Sanders doesn’t seem old and “creaky” to me. He seems old and “fit” to me.

      Paglia always did prefer style over substance in her political analysis. It may be that style is all she knows.

      Reply
    2. John D.

      That may be true, but let’s not kid ourselves: Paglia’s nothing but invective.

      And watching her call other women “screechy” is not unlike observing a grotesquely obese man shriek fat shaming abuse at other people who are slightly overweight.

      Reply
    3. openandshut

      I don’t see our stumbling, hacking, shop-worn Evita yielding the spotlight willingly to any younger gal.

      Paglia describing herself here.

      Reply
  2. DonCoyote

    Well, Deval Patrick and Michael Avenatti claim they’re out. So that leaves what, 25?

    Who said “I would rather not have to vote for her, although she is a friend I respect. A 70-year person with a long track record, unbridled ambition, greedy, not transformational, with a husband still {family blogging} bimbos at home”? Was it John Kerry? Barack or Michelle Obama?
















    No, it was Colin Powell. In 2014, before he knew who the Republican candidate was. And he endorsed her and claimed he was going to vote for her.

    Reply
  3. allan

    Nonlinear rise in Greenland runoff in response to post-industrial Arctic warming [Nature]

    Abstract: The Greenland ice sheet (GrIS) is a growing contributor to global sea-level rise1, with recent ice mass loss dominated by surface meltwater runoff. Satellite observations reveal positive trends in GrIS surface melt extent, but melt variability, intensity and runoff remain uncertain before the satellite era. Here we present the first continuous, multi-century and observationally constrained record of GrIS surface melt intensity and runoff, revealing that the magnitude of recent GrIS melting is exceptional over at least the last 350 years. We develop this record through stratigraphic analysis of central west Greenland ice cores, and demonstrate that measurements of refrozen melt layers in percolation zone ice cores can be used to quantifiably, and reproducibly, reconstruct past melt rates. We show significant (P  less than  0.01) and spatially extensive correlations between these ice-core-derived melt records and modelled melt rates and satellite-derived melt duration4 across Greenland more broadly, enabling the reconstruction of past ice-sheet-scale surface melt intensity and runoff. We find that the initiation of increases in GrIS melting closely follow the onset of industrial-era Arctic warming in the mid-1800s, but that the magnitude of GrIS melting has only recently emerged beyond the range of natural variability. Owing to a nonlinear response of surface melting to increasing summer air temperatures, continued atmospheric warming will lead to rapid increases in GrIS runoff and sea-level contributions.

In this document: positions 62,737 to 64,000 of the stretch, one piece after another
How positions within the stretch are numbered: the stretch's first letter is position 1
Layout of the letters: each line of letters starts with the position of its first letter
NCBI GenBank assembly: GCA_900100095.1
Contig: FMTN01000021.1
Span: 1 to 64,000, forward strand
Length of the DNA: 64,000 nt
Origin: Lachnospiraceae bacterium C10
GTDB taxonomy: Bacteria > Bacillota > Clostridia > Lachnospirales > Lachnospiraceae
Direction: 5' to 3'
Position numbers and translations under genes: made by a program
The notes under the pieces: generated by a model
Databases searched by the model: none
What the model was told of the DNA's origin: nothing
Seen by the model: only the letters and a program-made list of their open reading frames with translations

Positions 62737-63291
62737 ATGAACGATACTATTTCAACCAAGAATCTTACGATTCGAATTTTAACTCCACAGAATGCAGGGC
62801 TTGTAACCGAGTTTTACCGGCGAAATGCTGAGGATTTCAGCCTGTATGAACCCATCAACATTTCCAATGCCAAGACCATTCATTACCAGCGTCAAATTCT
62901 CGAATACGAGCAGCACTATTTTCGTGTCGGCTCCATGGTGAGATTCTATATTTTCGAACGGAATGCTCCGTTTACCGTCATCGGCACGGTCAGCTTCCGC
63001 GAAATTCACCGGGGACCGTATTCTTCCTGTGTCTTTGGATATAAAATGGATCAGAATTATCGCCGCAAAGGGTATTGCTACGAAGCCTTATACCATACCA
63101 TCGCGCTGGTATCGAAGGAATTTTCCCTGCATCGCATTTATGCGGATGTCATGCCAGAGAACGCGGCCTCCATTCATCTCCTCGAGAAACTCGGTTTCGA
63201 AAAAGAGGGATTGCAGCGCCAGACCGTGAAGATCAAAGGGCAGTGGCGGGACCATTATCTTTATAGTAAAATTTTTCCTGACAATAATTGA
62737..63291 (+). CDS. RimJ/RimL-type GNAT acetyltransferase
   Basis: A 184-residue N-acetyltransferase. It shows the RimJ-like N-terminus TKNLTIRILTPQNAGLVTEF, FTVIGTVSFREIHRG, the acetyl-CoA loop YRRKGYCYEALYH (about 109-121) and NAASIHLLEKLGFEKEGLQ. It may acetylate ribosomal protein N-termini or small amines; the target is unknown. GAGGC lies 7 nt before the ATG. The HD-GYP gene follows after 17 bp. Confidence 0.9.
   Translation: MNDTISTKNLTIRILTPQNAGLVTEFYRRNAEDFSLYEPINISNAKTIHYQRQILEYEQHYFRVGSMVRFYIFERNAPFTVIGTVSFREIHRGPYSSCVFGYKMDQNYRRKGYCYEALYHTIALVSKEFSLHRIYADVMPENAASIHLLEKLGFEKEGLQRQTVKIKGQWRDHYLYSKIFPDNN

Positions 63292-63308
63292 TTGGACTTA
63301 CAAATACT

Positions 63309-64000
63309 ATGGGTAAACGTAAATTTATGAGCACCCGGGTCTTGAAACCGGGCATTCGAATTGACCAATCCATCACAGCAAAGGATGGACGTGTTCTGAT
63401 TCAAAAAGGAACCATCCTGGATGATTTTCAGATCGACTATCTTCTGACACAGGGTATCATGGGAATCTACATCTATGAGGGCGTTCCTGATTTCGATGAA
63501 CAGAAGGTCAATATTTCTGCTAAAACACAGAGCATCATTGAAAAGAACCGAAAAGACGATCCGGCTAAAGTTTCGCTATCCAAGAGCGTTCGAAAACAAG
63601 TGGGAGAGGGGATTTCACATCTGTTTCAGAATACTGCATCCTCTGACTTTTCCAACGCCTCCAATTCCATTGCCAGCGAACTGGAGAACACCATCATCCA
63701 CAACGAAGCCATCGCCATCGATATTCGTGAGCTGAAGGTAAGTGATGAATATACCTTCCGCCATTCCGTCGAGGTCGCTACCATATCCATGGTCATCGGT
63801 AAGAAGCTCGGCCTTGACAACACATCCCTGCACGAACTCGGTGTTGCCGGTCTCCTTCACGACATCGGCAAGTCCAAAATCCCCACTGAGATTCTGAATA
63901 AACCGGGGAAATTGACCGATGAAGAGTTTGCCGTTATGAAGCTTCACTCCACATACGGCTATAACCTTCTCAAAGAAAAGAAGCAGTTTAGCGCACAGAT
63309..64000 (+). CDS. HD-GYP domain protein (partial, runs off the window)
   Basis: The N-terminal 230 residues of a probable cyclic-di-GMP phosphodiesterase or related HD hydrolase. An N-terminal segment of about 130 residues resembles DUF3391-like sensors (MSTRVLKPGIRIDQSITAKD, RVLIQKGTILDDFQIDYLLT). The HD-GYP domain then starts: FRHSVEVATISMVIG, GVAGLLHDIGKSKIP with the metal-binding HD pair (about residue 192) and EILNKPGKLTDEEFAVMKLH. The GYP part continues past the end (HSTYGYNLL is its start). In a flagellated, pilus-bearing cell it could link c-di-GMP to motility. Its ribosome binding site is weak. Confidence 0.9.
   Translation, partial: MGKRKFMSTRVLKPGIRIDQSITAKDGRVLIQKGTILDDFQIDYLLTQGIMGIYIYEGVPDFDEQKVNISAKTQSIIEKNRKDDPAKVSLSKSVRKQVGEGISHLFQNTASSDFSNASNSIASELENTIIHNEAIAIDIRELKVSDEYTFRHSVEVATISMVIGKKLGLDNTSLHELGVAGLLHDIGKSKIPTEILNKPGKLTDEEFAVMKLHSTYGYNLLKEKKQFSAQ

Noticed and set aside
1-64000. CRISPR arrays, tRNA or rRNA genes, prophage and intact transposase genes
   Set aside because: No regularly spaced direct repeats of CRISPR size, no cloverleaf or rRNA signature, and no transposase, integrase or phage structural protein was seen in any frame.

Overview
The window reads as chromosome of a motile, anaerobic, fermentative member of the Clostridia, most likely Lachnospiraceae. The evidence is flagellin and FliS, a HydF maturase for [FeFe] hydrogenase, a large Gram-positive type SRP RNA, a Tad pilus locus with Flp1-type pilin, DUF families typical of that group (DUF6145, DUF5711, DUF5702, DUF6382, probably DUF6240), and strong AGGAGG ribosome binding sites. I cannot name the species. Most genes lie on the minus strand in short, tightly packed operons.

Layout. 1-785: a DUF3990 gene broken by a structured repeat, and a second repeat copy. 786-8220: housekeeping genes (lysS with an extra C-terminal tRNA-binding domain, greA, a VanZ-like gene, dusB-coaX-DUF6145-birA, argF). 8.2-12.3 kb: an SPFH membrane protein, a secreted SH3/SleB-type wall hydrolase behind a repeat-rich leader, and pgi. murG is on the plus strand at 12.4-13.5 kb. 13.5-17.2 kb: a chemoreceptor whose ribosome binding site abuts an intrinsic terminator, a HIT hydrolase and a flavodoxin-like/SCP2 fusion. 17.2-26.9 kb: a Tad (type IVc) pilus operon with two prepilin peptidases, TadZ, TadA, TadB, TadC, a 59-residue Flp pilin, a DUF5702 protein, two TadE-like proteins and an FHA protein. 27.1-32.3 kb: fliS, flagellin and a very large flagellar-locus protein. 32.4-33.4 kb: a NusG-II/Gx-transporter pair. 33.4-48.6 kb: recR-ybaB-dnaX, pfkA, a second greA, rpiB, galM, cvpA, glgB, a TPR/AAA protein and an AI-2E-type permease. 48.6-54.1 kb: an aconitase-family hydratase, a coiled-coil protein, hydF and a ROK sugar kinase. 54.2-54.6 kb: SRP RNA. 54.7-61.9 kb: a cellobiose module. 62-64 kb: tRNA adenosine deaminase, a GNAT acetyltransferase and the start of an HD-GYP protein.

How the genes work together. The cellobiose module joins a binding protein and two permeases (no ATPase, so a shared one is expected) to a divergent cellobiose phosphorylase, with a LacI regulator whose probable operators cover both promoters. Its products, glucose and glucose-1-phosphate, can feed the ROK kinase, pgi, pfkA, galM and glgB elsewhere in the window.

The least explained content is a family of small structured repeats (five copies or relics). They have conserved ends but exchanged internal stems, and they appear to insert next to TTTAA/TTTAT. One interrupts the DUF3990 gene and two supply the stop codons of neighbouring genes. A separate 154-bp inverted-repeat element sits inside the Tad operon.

But N=1, so no big deal.

    Reply
    1. rd

      The melting ice can be easily replaced by increased ice production in Boca Raton and Mar-a-Lago for use in cocktails.

      Reply
  4. ambrit

    About venture capitalists dipping their pedicured toes into the ‘deplorable’ conditions of the gig economy; alas, where is this fabled land of milk and honey where $18 an hour jobs flow like water? Around here, McDonalds raising their ‘crewperson’s’ wage to $11 an hour is big news. Many of us ‘deplorables’ are faced with $8 an hour jobs on offer.

    Reply